“I will explain in detail. It was a religious song. I placed myself in the position of a milkmaiden. I say to Shri Krishna, ‘Come! come to me only.’ The god refuses to come. I grow humble and say: ‘Do not come to me only. Multiply yourself into a hundred Krishnas, and let one go to each of my hundred companions, but one, O Lord of the Universe, come to me.’ He refuses to come. This is repeated several times. The song is composed in a raga appropriate to the present hour, which is the evening.”
“But he comes in some other song, I hope?” said Mrs. Moore gently.
“Oh no, he refuses to come,” repeated Godbole, perhaps not understanding her question. “I say to Him, Come, come, come, come, come, come. He neglects to come.”
Ronny’s steps had died away, and there was a moment of absolute silence. No ripple disturbed the water, no leaf stirred.
This theme, of the god who cannot be denied but is also removed, distant, inscrutable (as Gaiman and Pratchett had it, humorously, in Good Omens, “ineffable”), is handled so well here. That last paragraph really knocks me out. (As an aside, it also reminds me of the George Harrison song “My Sweet Lord,” the greatest pop song ever about god.) Another interesting thing about this, I think, is that Forster relieves himself of the unwelcome necessity of commenting on Mrs. Moore’s reaction to this, after her similar rumination the night before. We’re left to contemplate her reaction ourselves: that’s a nice ambiguous space to think in, and also leaves us wanting to read ahead to how she develops in the coming chapters.
There have started to be discussions about the Malabar Caves outside of town, and Part II of the book is entitled “Caves” (Part I is “Mosque”). I have high hopes that we’re going to move into some really interesting metaphysical territory in Part II.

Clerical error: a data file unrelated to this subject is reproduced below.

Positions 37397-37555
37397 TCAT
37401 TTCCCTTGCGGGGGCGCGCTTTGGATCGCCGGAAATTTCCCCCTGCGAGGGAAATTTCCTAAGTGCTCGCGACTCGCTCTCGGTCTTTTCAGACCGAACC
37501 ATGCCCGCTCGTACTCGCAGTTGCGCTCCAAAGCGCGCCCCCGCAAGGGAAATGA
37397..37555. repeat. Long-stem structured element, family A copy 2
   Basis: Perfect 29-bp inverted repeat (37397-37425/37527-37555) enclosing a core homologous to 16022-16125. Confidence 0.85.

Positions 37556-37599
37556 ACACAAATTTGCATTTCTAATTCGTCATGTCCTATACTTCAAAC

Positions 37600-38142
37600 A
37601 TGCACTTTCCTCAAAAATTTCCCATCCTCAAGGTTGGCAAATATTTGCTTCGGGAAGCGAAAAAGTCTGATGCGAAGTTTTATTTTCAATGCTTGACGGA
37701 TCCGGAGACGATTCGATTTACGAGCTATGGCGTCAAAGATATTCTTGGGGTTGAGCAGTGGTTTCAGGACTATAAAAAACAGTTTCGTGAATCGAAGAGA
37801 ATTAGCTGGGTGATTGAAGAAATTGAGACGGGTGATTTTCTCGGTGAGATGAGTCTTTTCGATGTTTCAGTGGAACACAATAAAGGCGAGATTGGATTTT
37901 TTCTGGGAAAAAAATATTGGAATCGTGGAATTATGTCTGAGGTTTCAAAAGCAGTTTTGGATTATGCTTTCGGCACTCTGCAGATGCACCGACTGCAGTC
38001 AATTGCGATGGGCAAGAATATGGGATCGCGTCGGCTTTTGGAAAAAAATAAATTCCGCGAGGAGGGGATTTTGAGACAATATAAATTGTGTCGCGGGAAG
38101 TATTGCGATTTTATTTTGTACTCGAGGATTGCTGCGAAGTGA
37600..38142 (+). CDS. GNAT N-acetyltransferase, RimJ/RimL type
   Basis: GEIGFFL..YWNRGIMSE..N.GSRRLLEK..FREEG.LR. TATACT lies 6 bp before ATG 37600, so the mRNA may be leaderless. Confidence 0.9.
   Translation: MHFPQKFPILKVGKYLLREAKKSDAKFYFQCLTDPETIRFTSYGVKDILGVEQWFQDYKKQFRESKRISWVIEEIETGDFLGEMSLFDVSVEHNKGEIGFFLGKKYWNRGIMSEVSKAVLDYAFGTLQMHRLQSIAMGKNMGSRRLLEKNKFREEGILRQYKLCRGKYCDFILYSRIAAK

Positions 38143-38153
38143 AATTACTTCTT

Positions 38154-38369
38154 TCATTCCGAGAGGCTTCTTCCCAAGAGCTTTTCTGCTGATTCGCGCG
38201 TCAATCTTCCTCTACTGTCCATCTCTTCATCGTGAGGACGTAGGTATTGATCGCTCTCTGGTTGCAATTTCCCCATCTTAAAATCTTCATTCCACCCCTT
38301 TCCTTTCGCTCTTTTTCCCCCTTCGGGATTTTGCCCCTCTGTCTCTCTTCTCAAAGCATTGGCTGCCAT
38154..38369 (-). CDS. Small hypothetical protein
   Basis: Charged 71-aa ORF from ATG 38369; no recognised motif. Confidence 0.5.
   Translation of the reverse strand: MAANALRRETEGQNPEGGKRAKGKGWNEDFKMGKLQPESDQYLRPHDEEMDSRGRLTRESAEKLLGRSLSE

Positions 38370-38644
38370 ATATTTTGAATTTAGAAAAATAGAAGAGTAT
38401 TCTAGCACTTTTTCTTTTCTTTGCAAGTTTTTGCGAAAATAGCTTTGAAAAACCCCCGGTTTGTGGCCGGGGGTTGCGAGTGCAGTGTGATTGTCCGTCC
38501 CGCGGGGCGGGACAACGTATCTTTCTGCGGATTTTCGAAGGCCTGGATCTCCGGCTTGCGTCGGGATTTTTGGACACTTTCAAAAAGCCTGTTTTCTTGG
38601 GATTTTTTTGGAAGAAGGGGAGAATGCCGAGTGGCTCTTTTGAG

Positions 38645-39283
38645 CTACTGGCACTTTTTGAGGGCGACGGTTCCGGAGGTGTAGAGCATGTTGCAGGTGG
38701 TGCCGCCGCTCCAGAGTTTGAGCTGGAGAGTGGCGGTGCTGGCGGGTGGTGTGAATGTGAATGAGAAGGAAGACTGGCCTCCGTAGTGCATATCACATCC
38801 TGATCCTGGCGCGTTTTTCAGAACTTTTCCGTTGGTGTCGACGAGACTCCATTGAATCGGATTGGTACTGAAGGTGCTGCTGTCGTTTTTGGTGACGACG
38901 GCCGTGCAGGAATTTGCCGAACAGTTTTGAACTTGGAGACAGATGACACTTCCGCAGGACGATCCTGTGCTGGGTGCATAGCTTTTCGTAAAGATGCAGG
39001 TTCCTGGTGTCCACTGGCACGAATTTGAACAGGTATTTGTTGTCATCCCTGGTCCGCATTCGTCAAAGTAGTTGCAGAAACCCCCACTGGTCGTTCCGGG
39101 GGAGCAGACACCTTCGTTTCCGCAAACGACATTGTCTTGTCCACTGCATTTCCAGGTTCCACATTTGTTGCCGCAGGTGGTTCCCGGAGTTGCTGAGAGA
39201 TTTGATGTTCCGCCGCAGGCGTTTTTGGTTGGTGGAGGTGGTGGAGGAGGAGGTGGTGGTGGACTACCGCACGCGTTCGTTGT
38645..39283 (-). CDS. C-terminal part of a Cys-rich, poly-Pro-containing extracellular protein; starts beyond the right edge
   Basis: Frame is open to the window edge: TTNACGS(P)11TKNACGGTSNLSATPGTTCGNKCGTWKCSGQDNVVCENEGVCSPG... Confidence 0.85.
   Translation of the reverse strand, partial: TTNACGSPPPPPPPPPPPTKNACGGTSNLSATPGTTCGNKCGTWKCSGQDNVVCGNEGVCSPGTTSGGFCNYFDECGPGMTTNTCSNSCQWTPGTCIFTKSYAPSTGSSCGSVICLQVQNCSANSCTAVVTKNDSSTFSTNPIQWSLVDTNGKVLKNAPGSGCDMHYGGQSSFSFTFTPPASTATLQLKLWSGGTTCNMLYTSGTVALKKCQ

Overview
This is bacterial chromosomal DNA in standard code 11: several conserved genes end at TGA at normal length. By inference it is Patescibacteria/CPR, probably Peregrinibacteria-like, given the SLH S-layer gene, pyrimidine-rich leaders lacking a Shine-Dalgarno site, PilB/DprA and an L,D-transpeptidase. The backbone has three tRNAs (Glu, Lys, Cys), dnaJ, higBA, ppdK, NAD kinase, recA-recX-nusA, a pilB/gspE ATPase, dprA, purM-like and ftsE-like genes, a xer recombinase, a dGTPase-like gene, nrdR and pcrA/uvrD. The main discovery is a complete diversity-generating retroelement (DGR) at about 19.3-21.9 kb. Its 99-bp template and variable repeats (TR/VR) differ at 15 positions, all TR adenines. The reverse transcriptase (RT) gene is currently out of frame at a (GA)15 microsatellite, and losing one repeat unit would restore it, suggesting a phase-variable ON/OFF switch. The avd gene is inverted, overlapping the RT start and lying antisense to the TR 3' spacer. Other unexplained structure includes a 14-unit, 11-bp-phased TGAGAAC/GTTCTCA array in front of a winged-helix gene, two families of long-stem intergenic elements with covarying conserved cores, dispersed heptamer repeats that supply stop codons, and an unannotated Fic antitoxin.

March 11, 2008 § 1 Comment
Now reading: A Passage to India, by E.M. Forster.
I am reading this for two reasons:
a) I never gave A Room with a View a fair shake in college and I’ve always felt I owed Forster another chance.
b) Ray Bradbury called this the perfect novel or some such.
I don’t know if you’ve heard, but Forster is English with a vengeance. I’ve grown more patient with that fussy British parsing of every single dull social interaction’s subtext, although it’s still definitely here and still has the power to get on my nerves occasionally. But the book seems to be building to something more interesting here; I’m enjoying the interactions between the naive, young Miss Quested (that’s right, quested) and the older but adventuresome Mrs. Moore and the Indians they desire to learn about. (I’m also enjoying ignoring, for the moment, all those grating sirens in my head blaring Colonial oppressor’s literature! Colonial oppressor’s literature!, at least until I figure out what Forster’s trying to say.)
Right now, Forster seems to be setting up a romance between Miss Quested and a Mr. Fielding, the principal of the “little Government College,” who are both determined to be decent to the natives (unlike Ronny Heaslop, Quested’s semi-betrothed and Mrs. Moore’s son, of whom his mother says, “Englishmen like posing as gods.”) I hope to gods that’s not what we’re leading to here, at least not as the focus of the book. Please let it be a subplot. Please let it be a subplot…